This is an important area to not just discuss before you move in, but to discuss regularly, as financial challenges are a common cause for concern for many. A study by the Commission for Financial Capability asked more than 3,000 New Zealanders about their financial situations, and found that one in five had relationship problems due to money issues.

3. What do you expect from your lifestyle?

Relationships so often seem to be composed of one person who loves staying in and watching Netflix while the other loves getting out and meeting people and going on adventures.

Opposites attract and bring out the best in each other, but it can cause friction when it comes time to decide how to spend the weekend.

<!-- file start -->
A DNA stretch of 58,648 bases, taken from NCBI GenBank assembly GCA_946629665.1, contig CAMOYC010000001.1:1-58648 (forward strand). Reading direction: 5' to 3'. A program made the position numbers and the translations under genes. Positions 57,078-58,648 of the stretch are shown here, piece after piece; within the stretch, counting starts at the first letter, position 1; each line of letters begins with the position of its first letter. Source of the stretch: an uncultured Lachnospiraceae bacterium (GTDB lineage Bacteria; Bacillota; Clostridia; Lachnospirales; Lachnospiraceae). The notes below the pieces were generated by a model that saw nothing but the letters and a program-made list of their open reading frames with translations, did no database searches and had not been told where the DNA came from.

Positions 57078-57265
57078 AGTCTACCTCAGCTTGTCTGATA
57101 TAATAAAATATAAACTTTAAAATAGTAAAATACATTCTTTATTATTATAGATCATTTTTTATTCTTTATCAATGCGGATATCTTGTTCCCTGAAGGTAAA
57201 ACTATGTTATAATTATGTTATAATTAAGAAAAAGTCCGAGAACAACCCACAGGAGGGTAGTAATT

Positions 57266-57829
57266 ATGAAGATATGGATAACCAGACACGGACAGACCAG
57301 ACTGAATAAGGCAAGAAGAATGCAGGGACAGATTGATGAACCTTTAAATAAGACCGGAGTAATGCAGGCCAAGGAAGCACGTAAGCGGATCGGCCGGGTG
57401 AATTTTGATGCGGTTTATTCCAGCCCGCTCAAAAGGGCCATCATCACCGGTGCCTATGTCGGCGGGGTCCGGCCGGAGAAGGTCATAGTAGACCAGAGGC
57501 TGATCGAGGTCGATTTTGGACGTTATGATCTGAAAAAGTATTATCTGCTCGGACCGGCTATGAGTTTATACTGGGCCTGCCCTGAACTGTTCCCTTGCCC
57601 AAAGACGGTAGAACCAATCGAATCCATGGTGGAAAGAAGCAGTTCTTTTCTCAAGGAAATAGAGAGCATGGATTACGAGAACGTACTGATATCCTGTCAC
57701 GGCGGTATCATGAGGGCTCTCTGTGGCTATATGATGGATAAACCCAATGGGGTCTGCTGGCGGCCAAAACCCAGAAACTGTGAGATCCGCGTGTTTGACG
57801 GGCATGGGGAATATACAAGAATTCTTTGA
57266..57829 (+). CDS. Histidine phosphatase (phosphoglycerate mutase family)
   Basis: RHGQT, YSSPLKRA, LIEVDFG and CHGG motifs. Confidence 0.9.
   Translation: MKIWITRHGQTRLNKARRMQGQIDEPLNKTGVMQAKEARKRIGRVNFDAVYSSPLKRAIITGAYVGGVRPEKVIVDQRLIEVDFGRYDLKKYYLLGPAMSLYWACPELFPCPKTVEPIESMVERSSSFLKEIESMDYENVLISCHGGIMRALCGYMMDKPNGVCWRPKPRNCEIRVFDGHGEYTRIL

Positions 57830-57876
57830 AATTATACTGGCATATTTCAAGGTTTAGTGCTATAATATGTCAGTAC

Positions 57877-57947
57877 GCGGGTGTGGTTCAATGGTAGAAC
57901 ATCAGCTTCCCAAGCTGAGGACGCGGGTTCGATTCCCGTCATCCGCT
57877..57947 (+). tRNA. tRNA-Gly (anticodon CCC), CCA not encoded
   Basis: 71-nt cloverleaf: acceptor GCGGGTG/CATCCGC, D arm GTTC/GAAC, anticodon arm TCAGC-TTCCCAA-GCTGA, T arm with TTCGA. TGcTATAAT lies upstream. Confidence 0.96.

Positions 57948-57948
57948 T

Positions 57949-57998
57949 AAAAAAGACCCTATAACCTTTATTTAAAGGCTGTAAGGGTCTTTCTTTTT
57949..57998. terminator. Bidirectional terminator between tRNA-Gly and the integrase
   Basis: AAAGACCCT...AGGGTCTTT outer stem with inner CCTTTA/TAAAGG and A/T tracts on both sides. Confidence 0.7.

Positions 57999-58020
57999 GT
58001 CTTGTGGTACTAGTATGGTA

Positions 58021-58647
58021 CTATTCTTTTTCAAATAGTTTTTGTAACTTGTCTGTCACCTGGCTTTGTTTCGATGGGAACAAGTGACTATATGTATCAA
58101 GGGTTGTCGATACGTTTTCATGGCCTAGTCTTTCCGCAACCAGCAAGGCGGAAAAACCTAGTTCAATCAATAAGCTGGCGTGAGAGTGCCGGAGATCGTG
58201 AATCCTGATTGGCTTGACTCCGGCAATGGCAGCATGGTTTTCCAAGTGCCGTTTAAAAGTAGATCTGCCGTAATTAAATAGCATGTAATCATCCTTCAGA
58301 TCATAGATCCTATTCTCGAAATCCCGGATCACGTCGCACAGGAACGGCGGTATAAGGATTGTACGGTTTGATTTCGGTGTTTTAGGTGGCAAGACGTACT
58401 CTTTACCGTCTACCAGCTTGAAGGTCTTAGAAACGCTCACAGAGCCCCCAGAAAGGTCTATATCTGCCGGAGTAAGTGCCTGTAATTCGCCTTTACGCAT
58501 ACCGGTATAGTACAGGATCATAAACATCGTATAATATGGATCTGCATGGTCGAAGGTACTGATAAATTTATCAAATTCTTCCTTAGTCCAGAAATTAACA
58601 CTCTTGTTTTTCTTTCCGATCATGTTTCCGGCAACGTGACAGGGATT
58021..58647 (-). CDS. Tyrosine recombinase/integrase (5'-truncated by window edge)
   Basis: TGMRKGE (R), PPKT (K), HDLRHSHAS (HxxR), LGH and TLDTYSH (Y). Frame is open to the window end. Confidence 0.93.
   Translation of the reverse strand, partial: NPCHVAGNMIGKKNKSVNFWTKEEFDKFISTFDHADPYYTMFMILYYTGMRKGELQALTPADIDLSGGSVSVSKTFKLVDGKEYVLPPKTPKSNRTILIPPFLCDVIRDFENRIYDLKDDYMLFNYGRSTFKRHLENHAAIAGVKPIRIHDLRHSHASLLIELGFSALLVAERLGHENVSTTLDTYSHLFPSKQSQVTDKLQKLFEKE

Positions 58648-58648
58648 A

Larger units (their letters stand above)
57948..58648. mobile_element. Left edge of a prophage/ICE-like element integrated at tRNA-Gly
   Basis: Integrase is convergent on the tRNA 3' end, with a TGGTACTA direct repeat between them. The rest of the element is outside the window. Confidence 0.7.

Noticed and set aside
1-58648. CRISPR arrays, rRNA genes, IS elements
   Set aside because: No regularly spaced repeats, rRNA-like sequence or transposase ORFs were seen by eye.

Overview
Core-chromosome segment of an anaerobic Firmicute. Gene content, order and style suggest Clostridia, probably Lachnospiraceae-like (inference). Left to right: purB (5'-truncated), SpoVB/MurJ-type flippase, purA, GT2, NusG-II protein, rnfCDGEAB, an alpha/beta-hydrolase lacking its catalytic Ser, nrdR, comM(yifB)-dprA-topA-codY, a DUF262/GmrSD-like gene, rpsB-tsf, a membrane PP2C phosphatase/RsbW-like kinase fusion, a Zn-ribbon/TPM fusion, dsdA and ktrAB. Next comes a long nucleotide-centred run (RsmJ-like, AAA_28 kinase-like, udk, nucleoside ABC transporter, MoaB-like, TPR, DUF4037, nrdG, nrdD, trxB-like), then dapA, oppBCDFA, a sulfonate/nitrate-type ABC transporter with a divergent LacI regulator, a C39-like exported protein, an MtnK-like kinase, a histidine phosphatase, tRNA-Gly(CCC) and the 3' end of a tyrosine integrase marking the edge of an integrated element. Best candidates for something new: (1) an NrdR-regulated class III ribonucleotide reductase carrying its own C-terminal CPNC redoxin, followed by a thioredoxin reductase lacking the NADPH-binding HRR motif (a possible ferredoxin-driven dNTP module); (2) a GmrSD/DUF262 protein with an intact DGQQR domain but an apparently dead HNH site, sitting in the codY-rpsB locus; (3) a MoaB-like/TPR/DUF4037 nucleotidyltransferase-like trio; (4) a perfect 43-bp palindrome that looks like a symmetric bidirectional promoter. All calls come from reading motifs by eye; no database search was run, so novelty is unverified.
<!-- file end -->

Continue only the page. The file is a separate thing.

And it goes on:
Will you be off at a party? Hosting family? Relaxing with a puzzle and endless cups of Earl Grey? Getting up at 5am for a gym session?

Chat through your expectations for your lifestyle to find a happy middle ground.

4. What’s your worst habit?

Does he leave the toilet seat up and a sink full of beard clippings all the time? Does she forget to put her leftovers away so they go off and attract ants?

Do they leave wet towels on the bedroom floor?

Us humans can be pretty icky and annoying at times, and our worst habits are likely to get on other people’s nerves. If you’re not sure of your worst habit – ask the last person you lived with!

Perhaps you’ll hit the jackpot and find out your partner couldn’t care less about empty water glasses all over the house, but perhaps you’ll need to figure out a compromise to keep the peace.

5. How do you move past conflict?

Whether it’s over bills, chores, or a disagreement over whether Die Hard is a Christmas movie or not, you’ll have disagreements and conflicts when you move in together.